By Jack Phillips
After facing a bevy of bipartisan criticism, President Joe Biden on Monday afternoon acknowledged that the collapse of Afghanistan happened more quickly than his administration had anticipated.
“This did unfold more quickly than we anticipated,” Biden said at the White House, blaming Afghanistan’s political and military leaders for giving up and fleeing the country.
The president also accused the Afghan government of stopping the United States from carrying out a mass evacuation plan ahead of the pullout, alleging it would create a “crisis of confidence.”
White House officials and U.S. intelligence officials are “closely monitoring the situation on the ground in Afghanistan,” the president added.
The mission in Afghanistan, which spanned nearly 20 years, was designed to take out the al-Qaeda terrorist network that was blamed by intelligence officials for triggering the Sept. 11 terrorist attacks. The United States also killed terror leader Osama bin Laden “a decade ago,” Biden said.
Biden added that the invasion of Afghanistan was “never supposed to be nation-building” or “creating a centralized democracy.”
The president didn’t take any questions. The White House confirmed to reporters that he’s heading back to Camp David, where he’s spent the past several days on vacation.
In his speech, Biden appeared to touch on the chaos that is currently unfolding at the Kabul airport, where numerous Americans and foreign citizens remain. U.S. troops were fired on by armed assailants, forcing the soldiers to return fire, said Pentagon spokesman John Kirby earlier in the day.
“Our diplomatic presence has been consolidated at the airport as well,” said Biden, adding that evacuation flights will be held over the coming days.
The president, meanwhile, suggested that the Afghanistan collapse was the responsibility of former President Donald Trump for negotiating a deal with the Taliban to start the pullout on May 1, 2021, adding that his administration was forced to abide by the contours of a deal that Trump had brokered.
But in a number of statements over the past week, Trump criticized Biden’s pullout strategy, asking: “Can anyone even imagine taking out our Military before evacuating civilians and others who have been good to our Country and who should be allowed to seek refuge?”
“These [military] people left topflight and highly sophisticated equipment. Who can believe such incompetence? Under my Administration, all civilians and equipment would have been removed,” Trump also said, referring to American weapons and military vehicles being captured by Taliban forces in recent days.
Over the weekend, Biden, who was on vacation at Camp David, faced significant bipartisan criticism for not addressing the Taliban takeover and questioning U.S. military intelligence over the pullout. Even several former Defense Department officials and generals chimed in, comparing the Afghan government collapse and U.S. Embassy evacuation to the 1975 fall of Saigon, the 1979 Iranian hostage situation, or the 1961 Bay of Pigs incident.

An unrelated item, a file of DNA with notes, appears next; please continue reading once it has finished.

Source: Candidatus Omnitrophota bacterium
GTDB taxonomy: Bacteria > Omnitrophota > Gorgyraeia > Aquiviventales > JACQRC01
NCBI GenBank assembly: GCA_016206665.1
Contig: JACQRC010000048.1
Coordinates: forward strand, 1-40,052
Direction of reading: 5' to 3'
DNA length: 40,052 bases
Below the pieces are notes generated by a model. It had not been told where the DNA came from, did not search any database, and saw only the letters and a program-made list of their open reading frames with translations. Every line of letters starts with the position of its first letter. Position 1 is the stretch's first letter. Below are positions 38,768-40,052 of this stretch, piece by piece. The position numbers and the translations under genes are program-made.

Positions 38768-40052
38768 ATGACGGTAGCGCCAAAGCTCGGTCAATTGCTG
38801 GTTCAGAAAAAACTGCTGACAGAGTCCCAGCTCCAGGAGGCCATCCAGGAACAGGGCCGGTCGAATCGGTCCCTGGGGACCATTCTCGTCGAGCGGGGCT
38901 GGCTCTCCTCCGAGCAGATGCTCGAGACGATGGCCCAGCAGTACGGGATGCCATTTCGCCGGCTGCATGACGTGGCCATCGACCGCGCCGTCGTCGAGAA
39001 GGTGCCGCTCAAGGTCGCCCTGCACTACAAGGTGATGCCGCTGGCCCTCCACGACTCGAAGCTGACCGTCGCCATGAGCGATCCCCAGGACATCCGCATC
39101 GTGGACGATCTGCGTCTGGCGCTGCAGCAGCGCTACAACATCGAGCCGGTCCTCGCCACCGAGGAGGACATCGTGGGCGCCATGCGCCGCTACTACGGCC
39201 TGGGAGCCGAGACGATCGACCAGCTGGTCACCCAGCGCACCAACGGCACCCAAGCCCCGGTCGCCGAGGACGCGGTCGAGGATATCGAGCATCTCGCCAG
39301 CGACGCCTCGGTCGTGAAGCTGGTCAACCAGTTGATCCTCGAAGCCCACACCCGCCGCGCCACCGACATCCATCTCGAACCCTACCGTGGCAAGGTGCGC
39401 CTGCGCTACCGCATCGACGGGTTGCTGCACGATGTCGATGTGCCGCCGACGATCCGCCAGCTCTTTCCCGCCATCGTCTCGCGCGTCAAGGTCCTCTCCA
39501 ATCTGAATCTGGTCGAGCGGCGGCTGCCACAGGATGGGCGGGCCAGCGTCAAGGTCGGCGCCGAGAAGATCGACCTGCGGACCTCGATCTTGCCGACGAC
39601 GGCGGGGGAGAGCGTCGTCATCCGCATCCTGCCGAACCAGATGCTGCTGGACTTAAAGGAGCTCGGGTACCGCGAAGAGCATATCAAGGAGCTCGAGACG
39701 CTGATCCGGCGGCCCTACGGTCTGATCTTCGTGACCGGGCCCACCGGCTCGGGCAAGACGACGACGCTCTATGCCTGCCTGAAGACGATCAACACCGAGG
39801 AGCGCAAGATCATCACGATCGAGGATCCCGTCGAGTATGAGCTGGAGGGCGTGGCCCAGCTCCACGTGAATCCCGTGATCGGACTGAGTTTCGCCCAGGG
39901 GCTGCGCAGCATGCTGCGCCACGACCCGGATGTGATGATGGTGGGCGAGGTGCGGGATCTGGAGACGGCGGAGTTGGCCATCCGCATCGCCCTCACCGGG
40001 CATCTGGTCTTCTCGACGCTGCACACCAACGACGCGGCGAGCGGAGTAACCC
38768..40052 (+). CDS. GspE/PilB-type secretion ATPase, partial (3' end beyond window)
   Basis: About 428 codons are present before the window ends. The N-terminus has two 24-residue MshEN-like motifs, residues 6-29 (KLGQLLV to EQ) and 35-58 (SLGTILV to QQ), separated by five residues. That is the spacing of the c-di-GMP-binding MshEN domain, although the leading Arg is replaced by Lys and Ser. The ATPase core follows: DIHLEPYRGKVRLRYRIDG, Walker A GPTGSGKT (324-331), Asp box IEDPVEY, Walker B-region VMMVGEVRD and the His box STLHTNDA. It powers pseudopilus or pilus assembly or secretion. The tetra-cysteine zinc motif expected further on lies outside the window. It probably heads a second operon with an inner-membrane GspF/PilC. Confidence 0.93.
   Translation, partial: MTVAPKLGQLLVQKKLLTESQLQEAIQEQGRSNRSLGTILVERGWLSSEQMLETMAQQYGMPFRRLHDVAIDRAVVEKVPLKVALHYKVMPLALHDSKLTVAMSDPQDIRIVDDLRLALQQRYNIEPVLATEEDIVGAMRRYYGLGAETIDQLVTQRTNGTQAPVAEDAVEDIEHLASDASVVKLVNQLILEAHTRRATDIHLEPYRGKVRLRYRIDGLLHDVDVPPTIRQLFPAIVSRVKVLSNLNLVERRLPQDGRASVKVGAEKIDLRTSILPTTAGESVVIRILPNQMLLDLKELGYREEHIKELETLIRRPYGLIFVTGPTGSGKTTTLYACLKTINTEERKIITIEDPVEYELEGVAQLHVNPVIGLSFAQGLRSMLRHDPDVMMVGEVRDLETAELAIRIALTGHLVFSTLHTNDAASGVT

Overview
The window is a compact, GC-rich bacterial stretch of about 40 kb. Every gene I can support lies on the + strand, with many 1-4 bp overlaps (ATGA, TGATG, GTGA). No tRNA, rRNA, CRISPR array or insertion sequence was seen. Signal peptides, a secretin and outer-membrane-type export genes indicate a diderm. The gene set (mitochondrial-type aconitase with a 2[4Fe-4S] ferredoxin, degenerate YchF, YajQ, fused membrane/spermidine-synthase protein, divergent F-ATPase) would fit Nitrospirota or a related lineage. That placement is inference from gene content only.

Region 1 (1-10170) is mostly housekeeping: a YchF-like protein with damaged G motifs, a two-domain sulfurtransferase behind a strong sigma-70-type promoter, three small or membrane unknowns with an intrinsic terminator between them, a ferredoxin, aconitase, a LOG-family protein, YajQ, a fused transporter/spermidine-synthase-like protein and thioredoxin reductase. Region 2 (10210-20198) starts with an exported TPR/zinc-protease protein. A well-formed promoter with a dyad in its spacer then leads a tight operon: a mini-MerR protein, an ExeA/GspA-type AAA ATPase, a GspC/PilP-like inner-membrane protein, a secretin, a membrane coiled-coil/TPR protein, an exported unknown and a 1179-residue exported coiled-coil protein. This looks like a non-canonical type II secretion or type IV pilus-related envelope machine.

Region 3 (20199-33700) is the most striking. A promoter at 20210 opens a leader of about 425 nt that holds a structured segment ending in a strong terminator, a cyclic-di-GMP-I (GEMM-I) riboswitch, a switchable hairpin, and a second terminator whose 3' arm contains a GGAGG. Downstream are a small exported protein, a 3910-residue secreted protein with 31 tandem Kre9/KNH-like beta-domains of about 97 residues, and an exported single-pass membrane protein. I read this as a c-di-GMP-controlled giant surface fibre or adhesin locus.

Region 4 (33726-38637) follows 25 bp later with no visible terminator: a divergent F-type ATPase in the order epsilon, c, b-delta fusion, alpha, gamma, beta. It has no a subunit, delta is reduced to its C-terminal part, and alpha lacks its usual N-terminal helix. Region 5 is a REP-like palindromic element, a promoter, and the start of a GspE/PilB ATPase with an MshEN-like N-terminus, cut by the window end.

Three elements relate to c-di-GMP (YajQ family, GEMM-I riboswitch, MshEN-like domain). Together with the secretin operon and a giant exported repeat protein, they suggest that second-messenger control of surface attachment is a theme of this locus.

And while Biden did not make any televised addresses in recent days, other world leaders—including UK Prime Minister Boris Johnson and German Chancellor Angela Merkel—have expressed public dismay over how the administration and the United States handled the withdrawal and evacuation of foreigners.
When the Afghanistan announcement was made last month, Biden said it wouldn’t be similar to the 1975 fall of Saigon, when Vietnamese communist forces overran the capital, culminating the end of the Vietnam War.
The Taliban’s offensive shocked American officials. Just a few days before the Taliban entered Kabul with little-to-no resistance, a U.S. military assessment predicted it could take months for it to fall.
Speaking Monday on morning TV programs, senior members of Biden’s national security team and State Department officials attempted to shift the blame for the collapse on the Afghan army’s forces.
However, they acknowledged the speed at which Afghanistan was taken over by the Taliban, which was accused of harboring terrorist groups like al-Qaeda or the Haqqani network, and said that their maneuvers over the past week caught them off-guard.
“It is certainly the case that the speed with which cities fell was much greater than anyone anticipated,” national security adviser Jake Sullivan said on the “Today” show, also adding that the Afghan army lacked the “will” to fight back against the group.
Over the weekend, Secretary of State Antony Blinken said that the United States achieved its objective in Afghanistan, which was to defeat al-Qaeda following the Sept. 11, 2001, terrorist attacks. Despite his assertion, however, many questions have remained over why the U.S. military remained in the South Asian nation for nearly 20 years and whether military leaders, throughout the years, have willingly misled the American public for why troops had remained stationed there.
The United States will now focus on securing the Kabul airport, Deputy National Security Adviser Jon Finer told reporters on Monday afternoon. Additional American troops will flow to the airport on Monday and Tuesday, he said. Earlier Monday, the White House confirmed there are a “significant number of Americans” who are still inside Afghanistan amid chaos at the Kabul airport.
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